BOZICH | Jackson's arm, sizzling offense stir Louisville football expectations
Lamar Jackson showed progress standing in the pocket and throwing the ball. He finished with eight TD passes in the University of Louisville spring football game Saturday.
LOUISVILLE, Ky. (WDRB) – It was only an April scrimmage. Can’t hit the quarterback. No kick returns. A few more restrictions.
OK, there were 16,221 fans in Papa John’s Cardinal Stadium Saturday afternoon. And game officials. And a string of former University of Louisville football players on the sidelines.
So, check that. It was more than a scrimmage.
It was a day for observers to wonder if 2016 will be the season that Louisville will crowd Florida State and Clemson at the top of the Atlantic Division of the Atlantic Coast Conference especially after quarterback Lamar Jackson threw eight touchdown passes as coach Bobby Petrino matched his first-team offense and defense against his second teamers.
The first team did what the first team was supposed to do – ring up 834 yards while winning, 73-7. The Louisville offense looked like the Louisville of the first Bobby Petrino Era -- confident, diverse, capable of big plays.
Are the Cardinals ready for raging expectations, a likely spot in the pre-season Top 20?
“I like high expectations,” Petrino said. “Why not? Let’s go for it.”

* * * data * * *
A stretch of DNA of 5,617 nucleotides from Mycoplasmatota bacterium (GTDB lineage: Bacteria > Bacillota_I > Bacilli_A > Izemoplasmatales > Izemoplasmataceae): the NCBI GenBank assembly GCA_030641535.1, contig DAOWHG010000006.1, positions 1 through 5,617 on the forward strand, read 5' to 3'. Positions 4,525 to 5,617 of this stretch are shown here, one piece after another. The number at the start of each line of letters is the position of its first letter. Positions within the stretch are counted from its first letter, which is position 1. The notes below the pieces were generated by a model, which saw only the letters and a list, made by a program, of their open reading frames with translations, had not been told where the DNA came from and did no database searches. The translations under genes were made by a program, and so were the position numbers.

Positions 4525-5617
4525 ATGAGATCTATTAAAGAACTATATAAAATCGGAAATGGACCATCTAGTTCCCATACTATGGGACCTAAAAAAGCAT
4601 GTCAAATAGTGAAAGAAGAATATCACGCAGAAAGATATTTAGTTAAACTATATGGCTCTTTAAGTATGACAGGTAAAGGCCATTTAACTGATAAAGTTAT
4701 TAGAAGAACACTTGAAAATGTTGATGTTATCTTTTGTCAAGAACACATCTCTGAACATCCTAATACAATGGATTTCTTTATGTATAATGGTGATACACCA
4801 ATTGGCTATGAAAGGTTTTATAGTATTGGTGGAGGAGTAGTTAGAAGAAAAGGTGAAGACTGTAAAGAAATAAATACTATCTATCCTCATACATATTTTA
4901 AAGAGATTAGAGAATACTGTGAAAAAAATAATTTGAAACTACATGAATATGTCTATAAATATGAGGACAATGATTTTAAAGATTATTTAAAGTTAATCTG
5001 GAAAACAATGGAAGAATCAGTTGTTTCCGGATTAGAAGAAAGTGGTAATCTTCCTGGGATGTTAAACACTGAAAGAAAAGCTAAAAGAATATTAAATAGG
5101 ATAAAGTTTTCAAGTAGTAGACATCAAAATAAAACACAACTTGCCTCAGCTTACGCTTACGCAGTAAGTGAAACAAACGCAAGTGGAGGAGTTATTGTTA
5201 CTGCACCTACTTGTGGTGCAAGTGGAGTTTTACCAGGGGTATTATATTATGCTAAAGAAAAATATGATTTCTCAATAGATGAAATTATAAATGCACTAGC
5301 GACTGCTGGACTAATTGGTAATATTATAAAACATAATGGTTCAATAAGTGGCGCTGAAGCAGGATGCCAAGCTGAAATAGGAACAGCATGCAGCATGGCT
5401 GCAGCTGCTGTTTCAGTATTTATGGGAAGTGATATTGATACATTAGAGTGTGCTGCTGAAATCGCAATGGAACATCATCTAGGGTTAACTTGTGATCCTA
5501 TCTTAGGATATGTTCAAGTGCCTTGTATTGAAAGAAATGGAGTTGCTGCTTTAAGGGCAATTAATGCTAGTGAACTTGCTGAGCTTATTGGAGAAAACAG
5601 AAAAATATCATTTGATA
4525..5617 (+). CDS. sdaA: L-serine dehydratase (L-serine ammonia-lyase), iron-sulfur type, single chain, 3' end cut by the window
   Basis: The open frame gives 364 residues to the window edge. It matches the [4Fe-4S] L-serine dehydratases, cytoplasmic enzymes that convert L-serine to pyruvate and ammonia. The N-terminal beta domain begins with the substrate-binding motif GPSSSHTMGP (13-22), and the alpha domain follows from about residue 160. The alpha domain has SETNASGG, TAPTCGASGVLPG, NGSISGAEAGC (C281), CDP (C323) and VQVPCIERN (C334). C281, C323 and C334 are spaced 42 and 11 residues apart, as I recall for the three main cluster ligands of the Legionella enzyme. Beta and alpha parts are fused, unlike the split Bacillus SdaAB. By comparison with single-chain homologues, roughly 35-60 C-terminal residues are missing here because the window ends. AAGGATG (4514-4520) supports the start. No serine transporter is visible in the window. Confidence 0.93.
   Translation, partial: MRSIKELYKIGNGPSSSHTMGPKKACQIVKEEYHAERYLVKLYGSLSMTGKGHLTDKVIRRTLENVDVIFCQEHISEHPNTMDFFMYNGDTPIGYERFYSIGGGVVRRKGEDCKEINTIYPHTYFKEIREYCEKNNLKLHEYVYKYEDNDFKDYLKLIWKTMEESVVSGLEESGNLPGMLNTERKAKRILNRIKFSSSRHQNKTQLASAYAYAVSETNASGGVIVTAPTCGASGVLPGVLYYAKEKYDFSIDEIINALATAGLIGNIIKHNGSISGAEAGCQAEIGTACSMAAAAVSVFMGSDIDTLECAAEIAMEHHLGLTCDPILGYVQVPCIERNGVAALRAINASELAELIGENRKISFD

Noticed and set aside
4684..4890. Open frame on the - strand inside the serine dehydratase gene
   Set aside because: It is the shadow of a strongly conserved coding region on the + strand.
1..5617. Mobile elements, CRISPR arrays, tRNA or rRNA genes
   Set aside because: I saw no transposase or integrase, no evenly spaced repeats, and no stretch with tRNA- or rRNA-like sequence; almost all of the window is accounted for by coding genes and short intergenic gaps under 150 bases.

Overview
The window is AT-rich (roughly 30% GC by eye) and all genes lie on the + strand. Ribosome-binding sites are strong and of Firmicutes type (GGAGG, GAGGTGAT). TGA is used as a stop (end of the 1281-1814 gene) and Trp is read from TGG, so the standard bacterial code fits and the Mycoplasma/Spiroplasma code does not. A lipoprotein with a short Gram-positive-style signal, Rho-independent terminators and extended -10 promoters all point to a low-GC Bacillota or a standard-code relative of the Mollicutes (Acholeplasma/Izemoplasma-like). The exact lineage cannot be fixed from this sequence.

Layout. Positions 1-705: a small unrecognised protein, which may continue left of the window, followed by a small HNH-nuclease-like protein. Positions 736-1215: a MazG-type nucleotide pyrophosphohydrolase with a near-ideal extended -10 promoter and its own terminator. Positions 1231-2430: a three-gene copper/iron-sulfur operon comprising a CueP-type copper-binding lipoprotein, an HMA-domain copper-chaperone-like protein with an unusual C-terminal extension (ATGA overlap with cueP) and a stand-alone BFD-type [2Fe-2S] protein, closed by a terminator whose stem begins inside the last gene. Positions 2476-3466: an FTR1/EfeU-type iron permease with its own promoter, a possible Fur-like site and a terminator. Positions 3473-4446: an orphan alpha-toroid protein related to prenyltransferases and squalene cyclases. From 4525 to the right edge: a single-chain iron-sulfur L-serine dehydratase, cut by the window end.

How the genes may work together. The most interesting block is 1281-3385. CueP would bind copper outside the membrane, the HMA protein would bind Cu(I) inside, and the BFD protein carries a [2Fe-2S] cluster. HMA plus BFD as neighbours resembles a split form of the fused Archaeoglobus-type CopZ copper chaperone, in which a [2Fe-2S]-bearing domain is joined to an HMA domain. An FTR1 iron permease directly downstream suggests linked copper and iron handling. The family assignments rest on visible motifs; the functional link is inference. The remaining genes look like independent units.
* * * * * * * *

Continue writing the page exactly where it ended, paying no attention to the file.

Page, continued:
Five takeaways from the spring game Louisville staged Saturday afternoon.
*LAMAR JACKSON SETTLED INTO THE POCKET – Lamar Jackson didn’t play quarterback the way Brian Brohm or Teddy Bridgewater played quarterback last season.
He ran the ball 163 times. Bridgewater had only 226 carries (mostly on scrambles) in three seasons. Brohm had 172 carries in four years.
Jackson is a different quarterback – and athlete. But carrying 163 times per season is a asking for a trip to the training room. Petrino wants Jackson to improve his footwork and pocket presence during his sophomore season.
“We want to put more pressure on him to throw the ball,” Petrino said.
Petrino wants Jackson to run less while reading defenses and throwing more.
It’s just one spring performance – against the second-team pass rush and coverage guys. But Jackson played like a guy who has embraced coaching Saturday.
His footwork looked cleaner and more direct. He appeared determined to make all of his reads. Running seemed like his third or fourth option, not his first.
“He was going through his progressions and doing what the play was called to do,” Petrino said. “He was really going through the process of getting ready to play. He’s got great arm strength and good wrist snap.”
Arm strength? Clayton Kershaw would like to have the strength Lamar Jackson showed Saturday.
Jackson threw several strikes that traveled more than 60 yards in the air. He completed 24 of 29 passes for 519 yards and eight touchdowns. He ran only six times for 31 yards.
The TD passes were for 8, 7, 10, 4, 44, 85, 54 and 65 yards.
“When you have a guy who can go through all of his progressions, make good reads and is that kind of athlete Lamar is, look out,” said former U of L quarterback Chris Redman.